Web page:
|Written by Bill Warren|
|Wednesday, 01 November 2006|
Because “Stargate” looks terrific and plunged boldly ahead into its improbable story of instantaneous travel between galaxies, and because it features an appealing star performance by James Spader (though Kurt Russell is dull), it initially received better review than it was really entitled to. Watched on video, especially in this special edition, seven minutes longer than in theatrical release, “Stargate” gradually wears the viewer down. It feels as though someone is stacking increasingly heavy weights on your chest, and you can’t get up, you can’t get relief.
Fortunately, this Blu-Ray disc, in high definition, is a real dazzler, visually. The special effects are good but not outstanding, but they’re also amazing to look at. The picture on your high-def set seems immediate and real, even when moderately incredible things are going on. (The movie is not especially spectacular, and is woefully unimaginative.) On the unnamed planet our stalwart heroes reach, you can practically feel the gritty texture of the sandstone pillars and walls (and you might even be able to detect Styrofoam, which is what they’re probably really made of). A sandstorm sends grit into your eyes, the sand dunes almost shimmer in the heat.
Which makes it even more of a pity that the story itself is basically so bluntly ordinary. But this team of writer Dean Devlin and director Paul Emmerich has made science fiction movies that are spectacular visually and childish conceptually their stock in trade. “Independence Day” was fun, but it was just another alien invasion movie with no imaginative speculation at all. Their “Godzilla” was a restaging, not of the Japanese movie, but of “The Beast from 20,000 Fathoms,” and not nearly as exciting or entertaining than that movie, more than 50 years old now.
Emmerich seems to have leached his visual style from the films of Steven Spielberg. After an opening sequence (which occurred later in the theatrical print) of a pyramidical alien ship landing in Egypt in 8000 BC, and evidently taking captive a young boy, there’s another scene in Egypt, near Giza, in 1928, that looks like outtakes from “Raiders of the Lost Ark.” A big ring is hoisted up on its edge by far, far too many ropes, and everything plays out in the offhand, overheard manner of scenes from “Close Encounters of the Third Kind.”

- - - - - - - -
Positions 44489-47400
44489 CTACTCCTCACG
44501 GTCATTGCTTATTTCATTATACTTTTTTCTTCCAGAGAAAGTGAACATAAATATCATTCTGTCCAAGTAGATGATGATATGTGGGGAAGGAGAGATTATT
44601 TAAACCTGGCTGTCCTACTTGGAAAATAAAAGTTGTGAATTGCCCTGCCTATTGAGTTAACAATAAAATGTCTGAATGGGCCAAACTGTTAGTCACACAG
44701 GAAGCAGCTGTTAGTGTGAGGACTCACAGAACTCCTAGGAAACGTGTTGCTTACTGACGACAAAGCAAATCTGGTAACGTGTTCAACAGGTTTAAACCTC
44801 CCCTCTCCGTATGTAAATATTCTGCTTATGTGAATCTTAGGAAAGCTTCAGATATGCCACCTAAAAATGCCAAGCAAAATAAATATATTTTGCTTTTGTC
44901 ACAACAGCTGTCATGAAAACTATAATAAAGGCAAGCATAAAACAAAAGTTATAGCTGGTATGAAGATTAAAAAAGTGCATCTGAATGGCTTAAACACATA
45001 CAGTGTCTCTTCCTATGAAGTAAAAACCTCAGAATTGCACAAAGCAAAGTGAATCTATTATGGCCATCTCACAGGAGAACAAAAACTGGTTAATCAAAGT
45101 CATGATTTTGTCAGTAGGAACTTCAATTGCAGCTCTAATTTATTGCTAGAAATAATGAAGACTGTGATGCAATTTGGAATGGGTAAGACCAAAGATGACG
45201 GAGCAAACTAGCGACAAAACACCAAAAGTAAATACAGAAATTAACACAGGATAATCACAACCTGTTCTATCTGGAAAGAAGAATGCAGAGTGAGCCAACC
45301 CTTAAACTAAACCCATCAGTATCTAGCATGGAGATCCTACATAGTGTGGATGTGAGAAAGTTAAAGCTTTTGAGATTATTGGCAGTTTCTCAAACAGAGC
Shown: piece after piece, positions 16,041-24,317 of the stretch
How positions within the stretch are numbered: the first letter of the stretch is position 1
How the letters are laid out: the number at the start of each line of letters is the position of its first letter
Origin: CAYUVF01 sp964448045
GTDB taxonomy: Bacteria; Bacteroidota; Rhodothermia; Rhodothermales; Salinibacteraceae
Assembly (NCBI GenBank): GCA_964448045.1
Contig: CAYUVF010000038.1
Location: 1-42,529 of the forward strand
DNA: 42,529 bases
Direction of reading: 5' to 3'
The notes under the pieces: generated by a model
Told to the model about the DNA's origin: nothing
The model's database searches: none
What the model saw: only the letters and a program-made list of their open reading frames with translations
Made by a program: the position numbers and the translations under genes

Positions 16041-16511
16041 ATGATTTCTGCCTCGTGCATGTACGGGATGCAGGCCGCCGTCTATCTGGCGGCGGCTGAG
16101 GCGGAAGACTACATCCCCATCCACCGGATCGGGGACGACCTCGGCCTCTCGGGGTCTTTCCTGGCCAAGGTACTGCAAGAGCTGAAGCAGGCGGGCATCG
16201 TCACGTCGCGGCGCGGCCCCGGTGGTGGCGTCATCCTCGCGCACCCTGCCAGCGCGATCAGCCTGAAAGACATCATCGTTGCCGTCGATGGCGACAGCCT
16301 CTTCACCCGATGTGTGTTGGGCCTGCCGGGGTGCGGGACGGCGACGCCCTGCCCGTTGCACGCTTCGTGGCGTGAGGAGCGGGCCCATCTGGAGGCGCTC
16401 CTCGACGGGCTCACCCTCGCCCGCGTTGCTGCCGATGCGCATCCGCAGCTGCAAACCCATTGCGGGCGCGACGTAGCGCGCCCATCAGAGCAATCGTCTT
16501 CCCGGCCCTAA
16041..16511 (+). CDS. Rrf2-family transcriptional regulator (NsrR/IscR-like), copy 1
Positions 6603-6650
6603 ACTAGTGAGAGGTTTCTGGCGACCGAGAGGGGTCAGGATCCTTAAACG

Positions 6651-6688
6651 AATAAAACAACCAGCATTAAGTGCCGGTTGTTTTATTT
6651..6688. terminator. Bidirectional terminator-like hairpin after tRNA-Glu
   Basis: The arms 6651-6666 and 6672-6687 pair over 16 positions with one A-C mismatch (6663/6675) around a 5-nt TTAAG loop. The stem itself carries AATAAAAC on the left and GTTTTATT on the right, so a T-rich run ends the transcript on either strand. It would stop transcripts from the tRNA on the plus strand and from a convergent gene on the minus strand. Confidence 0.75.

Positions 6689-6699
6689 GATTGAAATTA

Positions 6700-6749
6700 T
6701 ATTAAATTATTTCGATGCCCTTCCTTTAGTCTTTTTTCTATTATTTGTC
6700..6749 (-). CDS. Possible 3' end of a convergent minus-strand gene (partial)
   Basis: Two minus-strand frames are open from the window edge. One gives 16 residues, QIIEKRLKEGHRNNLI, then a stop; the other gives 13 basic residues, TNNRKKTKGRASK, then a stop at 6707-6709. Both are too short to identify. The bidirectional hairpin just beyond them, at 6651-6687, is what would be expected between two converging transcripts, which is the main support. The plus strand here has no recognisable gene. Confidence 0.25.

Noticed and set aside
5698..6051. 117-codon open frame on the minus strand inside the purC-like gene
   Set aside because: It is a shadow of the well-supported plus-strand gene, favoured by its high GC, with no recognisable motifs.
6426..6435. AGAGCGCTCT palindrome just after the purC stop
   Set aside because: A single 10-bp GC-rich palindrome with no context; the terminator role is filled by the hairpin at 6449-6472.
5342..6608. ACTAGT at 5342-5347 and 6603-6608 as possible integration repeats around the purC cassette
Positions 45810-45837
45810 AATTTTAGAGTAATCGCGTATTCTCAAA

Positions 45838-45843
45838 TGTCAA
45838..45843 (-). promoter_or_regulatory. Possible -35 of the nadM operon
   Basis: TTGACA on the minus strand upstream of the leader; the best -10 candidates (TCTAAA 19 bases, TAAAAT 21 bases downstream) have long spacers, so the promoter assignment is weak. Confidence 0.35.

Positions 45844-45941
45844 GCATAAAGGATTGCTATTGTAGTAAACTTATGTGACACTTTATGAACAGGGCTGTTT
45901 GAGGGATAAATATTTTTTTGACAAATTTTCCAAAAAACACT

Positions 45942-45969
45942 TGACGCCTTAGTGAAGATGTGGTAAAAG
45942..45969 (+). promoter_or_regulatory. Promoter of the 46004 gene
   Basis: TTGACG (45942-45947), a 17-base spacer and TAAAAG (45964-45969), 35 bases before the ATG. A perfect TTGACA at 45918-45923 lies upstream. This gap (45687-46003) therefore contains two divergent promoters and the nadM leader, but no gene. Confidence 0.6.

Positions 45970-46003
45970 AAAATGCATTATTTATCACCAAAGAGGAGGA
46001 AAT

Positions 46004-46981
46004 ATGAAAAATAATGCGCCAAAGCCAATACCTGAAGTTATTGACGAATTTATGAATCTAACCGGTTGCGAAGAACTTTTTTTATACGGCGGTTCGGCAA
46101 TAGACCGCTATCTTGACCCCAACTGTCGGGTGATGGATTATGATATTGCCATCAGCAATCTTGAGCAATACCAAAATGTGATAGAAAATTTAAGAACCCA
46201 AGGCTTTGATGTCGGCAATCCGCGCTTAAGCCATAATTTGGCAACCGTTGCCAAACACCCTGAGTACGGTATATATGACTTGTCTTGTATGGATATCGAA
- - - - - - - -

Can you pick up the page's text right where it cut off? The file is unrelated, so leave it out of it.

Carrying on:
Then it’s the “present day.” Absent-minded professor of anthropology Dr. Daniel Jackson (James Spader) can’t keep an audience in their seats for his lecture, mainly on the (long, long outmoded) theory that the Pharaohs of Egypt’s IVth Dynasty didn’t build pyramids. He’s met by an elderly woman, Catherine Langford (Viveca Lindfors), whom we saw as a child in the 1928 scene. She whisks the easily-distracted scientist off to a mountain in Colorado.
Meanwhile, we meet Col. Jonathan “Jack” O’Neil, now resigned from the service, grieving over the recent death of his young son. You see, this aside is to give “grounding purpose” to O’Neil’s character. Traveling across space in the wink of an eye isn’t enough; there has to be Emotional Baggage, so a dead child is hung around the professional soldier’s neck. This cheap tripe is what “suits” in Hollywood think is necessary to this kind of movie.
Almost as soon as Jackson walks in the high tech door and down the high tech hallways, he’s put to work translating hieroglyphics, or something. He translates them as swiftly as a bilingual French student could translate French into English. O’Neil, with his hair now in a butch cut, is also there, and not impressed by Jackson.
They want Jackson to translate the engraved symbols on that ring, now free of its stone jacked and revealed in its tall, metal glory, a bit like a bicycle wheel without the tire or spokes. Almost immediately, Jackson figures out the last detail that no one else could understand. So when seven symbols are dialed, as on a phone, on this giant “Stargate,” it will take people to another galaxy.